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2018-05-12 06:12:08 Commentary

Ten years ago today, an earthquake struck the southwestern Chinese province of Sichuan, killing nearly 70,000 people and leaving a further 18,000 missing. In the days that followed, the victims of the Wenchuan earthquake — as the disaster came to be known — received a huge outpouring of public support, mourning, and commemoration.

Like in most societies, Chinese people conduct special ceremonies to memorialize the deceased. We might burn incense, recite Buddhist sutras in their honor, or sweep their tombs every year. These acts not only lay to rest the souls of the dead, but also help the living accept the reality of death itself.

Chinese tradition dictates that when people die from “unnatural or violent causes” like natural disasters, their souls find it difficult to depart the living world. Special burial ceremonies must therefore be carried out in order to comfort the victims and finally placate their restless souls.

Not so long ago, however, government officials took a dim view of the souls of the dead. The different ways China responded to three major earthquakes in recent years — the Tangshan, Wenchuan, and Yushu quakes — reveal some of the significant changes that have occurred in the relationship between the state and the soul.

From the founding of the People’s Republic of China in 1949 to the end of the Cultural Revolution in 1976, the Chinese government repeatedly tried to eliminate so-called feudal superstitions and turn China into an atheist society. During this period, it became a social taboo to mention the notion that a deceased person had a soul, and the term could not be brought up during private funerals or public commemoration ceremonies. But though the state frowned upon this convention, ordinary Chinese still sought ways to bring comfort to the dead in the afterlife.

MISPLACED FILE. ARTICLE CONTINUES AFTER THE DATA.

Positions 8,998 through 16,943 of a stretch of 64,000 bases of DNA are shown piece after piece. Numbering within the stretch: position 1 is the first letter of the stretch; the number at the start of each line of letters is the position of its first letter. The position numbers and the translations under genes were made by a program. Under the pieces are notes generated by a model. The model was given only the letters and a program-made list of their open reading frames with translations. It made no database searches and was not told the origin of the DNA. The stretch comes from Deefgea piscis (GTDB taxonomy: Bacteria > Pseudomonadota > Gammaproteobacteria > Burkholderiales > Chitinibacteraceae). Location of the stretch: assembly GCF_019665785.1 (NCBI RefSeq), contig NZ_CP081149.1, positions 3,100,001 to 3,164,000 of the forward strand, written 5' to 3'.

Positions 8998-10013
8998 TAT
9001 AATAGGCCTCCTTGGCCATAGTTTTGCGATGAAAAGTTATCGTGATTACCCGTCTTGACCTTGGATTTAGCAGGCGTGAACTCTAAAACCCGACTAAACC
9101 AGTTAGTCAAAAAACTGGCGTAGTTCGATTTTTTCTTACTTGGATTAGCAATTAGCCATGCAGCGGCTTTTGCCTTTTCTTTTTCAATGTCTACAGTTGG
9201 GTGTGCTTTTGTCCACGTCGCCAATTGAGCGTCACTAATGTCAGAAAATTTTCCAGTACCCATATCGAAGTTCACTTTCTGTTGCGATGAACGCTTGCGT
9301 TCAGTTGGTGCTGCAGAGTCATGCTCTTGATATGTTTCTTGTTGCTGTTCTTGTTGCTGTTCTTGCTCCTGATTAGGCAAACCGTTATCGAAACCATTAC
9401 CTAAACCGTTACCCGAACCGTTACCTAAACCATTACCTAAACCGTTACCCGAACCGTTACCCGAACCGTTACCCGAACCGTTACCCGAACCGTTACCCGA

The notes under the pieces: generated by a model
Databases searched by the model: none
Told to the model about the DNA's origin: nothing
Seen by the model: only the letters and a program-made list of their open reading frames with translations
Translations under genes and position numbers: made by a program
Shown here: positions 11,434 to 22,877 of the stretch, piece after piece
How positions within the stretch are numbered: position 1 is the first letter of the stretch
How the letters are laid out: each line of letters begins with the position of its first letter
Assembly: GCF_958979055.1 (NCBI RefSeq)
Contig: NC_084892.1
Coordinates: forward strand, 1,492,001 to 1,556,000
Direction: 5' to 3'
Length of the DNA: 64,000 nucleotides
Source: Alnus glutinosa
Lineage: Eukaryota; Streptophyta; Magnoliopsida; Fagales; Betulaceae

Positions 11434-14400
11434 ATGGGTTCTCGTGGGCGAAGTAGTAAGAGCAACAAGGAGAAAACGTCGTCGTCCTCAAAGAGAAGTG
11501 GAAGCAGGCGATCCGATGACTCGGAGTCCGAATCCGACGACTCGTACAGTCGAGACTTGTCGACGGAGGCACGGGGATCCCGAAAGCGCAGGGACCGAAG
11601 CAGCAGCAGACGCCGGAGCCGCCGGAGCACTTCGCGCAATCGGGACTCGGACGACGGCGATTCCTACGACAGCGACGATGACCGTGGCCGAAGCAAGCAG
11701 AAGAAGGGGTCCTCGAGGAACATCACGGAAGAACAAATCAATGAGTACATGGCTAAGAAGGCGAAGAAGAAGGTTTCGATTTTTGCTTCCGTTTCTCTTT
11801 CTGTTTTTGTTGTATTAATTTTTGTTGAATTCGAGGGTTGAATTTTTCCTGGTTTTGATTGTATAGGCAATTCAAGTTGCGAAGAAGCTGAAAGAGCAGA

A great failing of Mao-era ideology was that, in its sustained attack on all forms of tradition, it failed to offer any means of dealing with the profound feelings of emptiness that well up after a disaster.

On July 28, 1976, a massive earthquake hit the city of Tangshan in northern China’s Hebei province. While official government figures put the death toll at 242,000 people, the number may actually be much higher. Although the government organized emergency disaster relief and reconstruction efforts, the prevailing political ideology meant that it ignored the issue of how to commemorate the souls of the victims for several years afterward. Individual victims’ souls went unrecognized, and public memorial services avoided mentioning the idea of laying to rest the souls of the dead.

In the decade after the quake, state-run local media emphasized the “great strides” that had been made in building a “New Tangshan” and avoided reporting the grief of the survivors. This was similar to the way other natural disasters were depicted at the time: First, media outlets praised the leading role of the Party in organizing relief work; then, the papers published messages of gratitude from survivors; and finally, the people’s glorious “anti-earthquake spirit” was invoked to prove the superiority of the socialist system.

The prevailing narrative left no space for the distraught survivors to mourn their loved ones. Public ceremonies gave little emotional closure to those left behind. In the febrile political atmosphere of the late Cultural Revolution, hard-line Maoist ideology demanded a violent break from traditional notions of death and the afterlife.

The models of social organization promulgated during the Mao era centered on the supremacy of collectivism and voluntarism. This was another reason why individual loss, suffering, and memory were largely repressed. Indeed, the day after the disaster, the Party newspaper People’s Daily ran the headline: “Strong Earthquake Shakes Tangshan and Fengnan, Hebei Province; Under the Guidance of Chairman Mao’s Revolutionary Line, Disaster Victims Show Anti-Quake Spirit, Demonstrate Man’s Ability to Triumph Over Nature.” Not until a decade later were the first individual accounts widely publicized.